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PF Wizkids should take the Pathfinder 1.0 ruleset and publish their own RPG.

Parmandur

Legend
Thats why you hire writers who have worked with the system before. I'm saying that with the connections Wizkids has in the industry and the size of their company that they could financially back the project and get the right people to do it.
But why would they bother?
 

Xenonnonex

Explorer
I'm sorry that the analogy is lost on you.
No not lost on. Your analogy is irrelevant. But it does highlight a cognitive dissonance.

I try to do so, but the people who seem to be advocating that every company and freelancer should write things for 5e and homogenize the market is only exacerbating the problem.
How does it stifle creativity? Only you can make it a problem if you want it to become a problem.

How do you know that it is?
Anecdotally people profess their love for 5e in Twitter. Some people have said they went back into roleplaying after a long hiatus because of 5e.

I don't know. I'm seeing a similar effect in the market. You can, by the way, easily find 5e compatible books on DriveThruRPG for running 5e Modern, 5e Future, 5e Cyberpunk, or a 5e Supers. There is a 5e compatible book by Sandy Peterson for the Cthulhu Mythos.

Or people are calling for Paizo to abandon their Pathfinder lines to write for 5e. On the Carnival Row thread, some guy said that they would not look at it because it's not 5e. (Not because it was Cypher System, but because it wasn't 5e.) And while not Star Wars or Conan, Lord of the Rings has a 5e adaptation, and we learned this year that a 5e adaptation for Stargate is in the works. Star Wars is tied up in FFG's licensing, but do you not think that 5e a conversion would not be up for consideration otherwise?

So while we are not necessarily seeing one-for-one correspondences in the trend, I hope you can understand or be sympathetic to my worry about 5e's effect on the creative diversity in the market.
But how is any of that stifling creativity? In fact with a lot of the supplements you mentioned they all put their own spin on things. They are in fact innovating mechanics.

You are confusing market ubiquity with stifling creativity. As I made a point in another post we are seeing the demand because the public wants more 5e material. This is directly a result of Wizards' slow release cycle. The fans drive the demand presumably because they are having fun and liking what they are playing.

I am sympathetic to your concern. My solution is simple as since it seems to be personally affecting you. Play other systems. Some friends of mine do not like 5e so we do not play 5e at all. We play a host of other systems. It is that simple. Again only it can affect you only if you want it to affect you.

I am not sympathetic to your hyperbole.
 
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Arilyn

Explorer
D&D is the gateway game that brings in new players, and sometimes these players try other games, or discover games they like better. Many companies claim that their success can often be attributed to the popularity of D&D. It's delicate balance, however, because if D&D swamps the industry too much, smaller games can struggle to stay afloat. Kickstarter has been a boon, but there are worrying signs that 5e may be swinging into a phase of hurting more than helping other companies. The hobby needs variety.

The frustration that some of us feel, is that D&D has never objectively been a particularly well designed game in any edition. It's fun, serviceable, and easy to find, but it's not groundbreaking, except, of course, for launching the idea of role playing. I totally understand Aldarc's frustration with gamers wanting everything to come out as 5e, or refusing to try other systems, or assuming D&D has locked down the best the hobby has to offer. It's frustrating seeing supposedly experienced GMs on You Tube unfairly critisizing a game, simply because they have little experience outside D&D, so aren't really grasping other mechanics. It can be maddening watching someone try and twist 5e rules into a genre it's not suited for, but refusing to use a system that will better serve their needs.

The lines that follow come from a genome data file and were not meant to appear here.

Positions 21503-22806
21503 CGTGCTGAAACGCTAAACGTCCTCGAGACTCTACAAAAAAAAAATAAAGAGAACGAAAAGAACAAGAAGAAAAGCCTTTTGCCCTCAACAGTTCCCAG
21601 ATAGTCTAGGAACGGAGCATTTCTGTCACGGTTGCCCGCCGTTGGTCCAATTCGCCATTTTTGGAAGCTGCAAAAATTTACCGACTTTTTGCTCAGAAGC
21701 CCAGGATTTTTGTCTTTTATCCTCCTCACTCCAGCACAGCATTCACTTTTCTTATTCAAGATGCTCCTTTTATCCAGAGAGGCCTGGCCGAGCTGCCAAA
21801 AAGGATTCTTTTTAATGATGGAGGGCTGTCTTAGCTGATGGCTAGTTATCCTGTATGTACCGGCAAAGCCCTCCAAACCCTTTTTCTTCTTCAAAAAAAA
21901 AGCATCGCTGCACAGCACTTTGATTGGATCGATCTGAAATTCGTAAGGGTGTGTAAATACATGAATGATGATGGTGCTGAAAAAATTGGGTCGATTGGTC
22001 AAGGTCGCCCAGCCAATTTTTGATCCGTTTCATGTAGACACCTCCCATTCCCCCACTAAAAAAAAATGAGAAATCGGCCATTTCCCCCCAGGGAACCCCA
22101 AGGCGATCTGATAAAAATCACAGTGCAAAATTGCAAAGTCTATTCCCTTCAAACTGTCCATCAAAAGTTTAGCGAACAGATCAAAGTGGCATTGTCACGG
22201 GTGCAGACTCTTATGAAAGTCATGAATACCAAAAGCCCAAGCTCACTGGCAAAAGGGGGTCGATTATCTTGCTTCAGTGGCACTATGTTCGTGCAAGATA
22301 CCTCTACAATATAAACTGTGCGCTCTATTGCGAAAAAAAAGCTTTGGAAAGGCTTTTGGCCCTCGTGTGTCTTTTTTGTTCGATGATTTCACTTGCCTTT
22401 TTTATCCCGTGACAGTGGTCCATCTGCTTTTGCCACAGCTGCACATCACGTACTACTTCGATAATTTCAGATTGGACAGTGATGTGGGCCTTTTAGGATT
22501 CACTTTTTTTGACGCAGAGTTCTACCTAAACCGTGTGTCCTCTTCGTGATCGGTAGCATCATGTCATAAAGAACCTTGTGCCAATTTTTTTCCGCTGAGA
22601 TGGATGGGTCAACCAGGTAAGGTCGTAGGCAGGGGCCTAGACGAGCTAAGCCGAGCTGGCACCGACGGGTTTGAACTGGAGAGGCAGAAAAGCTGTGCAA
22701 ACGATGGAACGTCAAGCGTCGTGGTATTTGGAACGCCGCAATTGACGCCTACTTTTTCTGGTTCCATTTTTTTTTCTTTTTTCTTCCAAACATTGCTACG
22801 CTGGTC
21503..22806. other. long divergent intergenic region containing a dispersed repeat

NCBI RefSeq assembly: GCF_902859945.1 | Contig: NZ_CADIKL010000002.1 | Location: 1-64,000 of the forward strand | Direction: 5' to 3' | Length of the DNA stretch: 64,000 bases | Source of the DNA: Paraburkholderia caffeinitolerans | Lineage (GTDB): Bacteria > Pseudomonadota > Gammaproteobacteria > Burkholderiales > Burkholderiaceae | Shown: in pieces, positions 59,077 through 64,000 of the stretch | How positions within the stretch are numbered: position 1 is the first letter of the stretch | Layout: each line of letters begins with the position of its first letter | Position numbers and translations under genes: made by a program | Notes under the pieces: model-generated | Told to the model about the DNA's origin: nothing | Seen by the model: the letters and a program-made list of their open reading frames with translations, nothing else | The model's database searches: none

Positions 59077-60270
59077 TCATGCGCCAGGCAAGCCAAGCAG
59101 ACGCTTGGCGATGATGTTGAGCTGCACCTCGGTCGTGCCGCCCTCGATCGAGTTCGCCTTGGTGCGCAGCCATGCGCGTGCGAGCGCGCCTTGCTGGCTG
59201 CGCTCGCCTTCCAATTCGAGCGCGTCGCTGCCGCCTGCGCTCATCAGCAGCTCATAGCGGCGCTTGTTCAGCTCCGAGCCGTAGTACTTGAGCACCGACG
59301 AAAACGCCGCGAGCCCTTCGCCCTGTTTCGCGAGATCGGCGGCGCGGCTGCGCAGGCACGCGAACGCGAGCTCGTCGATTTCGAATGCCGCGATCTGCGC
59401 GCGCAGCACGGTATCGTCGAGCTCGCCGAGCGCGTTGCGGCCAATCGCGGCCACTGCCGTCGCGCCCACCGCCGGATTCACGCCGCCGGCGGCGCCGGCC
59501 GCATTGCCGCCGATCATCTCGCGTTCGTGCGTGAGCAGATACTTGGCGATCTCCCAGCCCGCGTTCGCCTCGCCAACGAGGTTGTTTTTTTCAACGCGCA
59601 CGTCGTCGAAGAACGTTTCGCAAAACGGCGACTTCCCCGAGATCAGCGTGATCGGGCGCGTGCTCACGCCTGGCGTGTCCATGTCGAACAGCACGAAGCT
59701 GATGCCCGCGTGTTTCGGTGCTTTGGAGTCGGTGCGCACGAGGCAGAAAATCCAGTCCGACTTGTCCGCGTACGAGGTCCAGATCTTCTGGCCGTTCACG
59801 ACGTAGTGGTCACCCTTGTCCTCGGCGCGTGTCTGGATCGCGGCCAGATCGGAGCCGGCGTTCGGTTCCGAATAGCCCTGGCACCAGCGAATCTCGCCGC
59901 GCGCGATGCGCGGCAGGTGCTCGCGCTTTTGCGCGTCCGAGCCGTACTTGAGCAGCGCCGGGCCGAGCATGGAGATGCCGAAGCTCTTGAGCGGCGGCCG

And yes. people are free to play what they want, and if that's 5e exclusively, who are we to argue. Sometimes, however, you just feel like crying about all those missed opportunities.
 

Parmandur

Legend
D&D is the gateway game that brings in new players, and sometimes these players try other games, or discover games they like better. Many companies claim that their success can often be attributed to the popularity of D&D. It's delicate balance, however, because if D&D swamps the industry too much, smaller games can struggle to stay afloat. Kickstarter has been a boon, but there are worrying signs that 5e may be swinging into a phase of hurting more than helping other companies. The hobby needs variety.

The frustration that some of us feel, is that D&D has never objectively been a particularly well designed game in any edition. It's fun, serviceable, and easy to find, but it's not groundbreaking, except, of course, for launching the idea of role playing. I totally understand Aldarc's frustration with gamers wanting everything to come out as 5e, or refusing to try other systems, or assuming D&D has locked down the best the hobby has to offer. It's frustrating seeing supposedly experienced GMs on You Tube unfairly critisizing a game, simply because they have little experience outside D&D, so aren't really grasping other mechanics. It can be maddening watching someone try and twist 5e rules into a genre it's not suited for, but refusing to use a system that will better serve their needs.

And yes. people are free to play what they want, and if that's 5e exclusively, who are we to argue. Sometimes, however, you just feel like crying about all those missed opportunities.
Does the hobby "need" variety? At any rate, there is definitely variety, as much as there ever has been.
 

Aldarc

Adventurer
Sure, of course it wouldn't have been as successful without branding. That's obvious.

But it wouldn't have been as successful if WotC didn't spend years figuring out the best way to make a presentation that doesn't gum up the works at the table. See 4E, they didn't do that and had the branding angle and failed.
It mostly tried to appeal to OSR, go back to something more closely resembling 3e/Pathfinder, claim to be an edition for all editions while pretending that 4e never happened. By accounts of many, it had a fairly low bar to cross: do not be 4e. And it happened to have released in time to ride a wave of '80s nostalgia and board game hype. However, just because the system "doesn't gum of the works at [your] table" does not really mean that it can do everything. It means that it can do what it was meant to do: D&D. 5e is a fairly mediocre system that works well enough for most for its main purpose.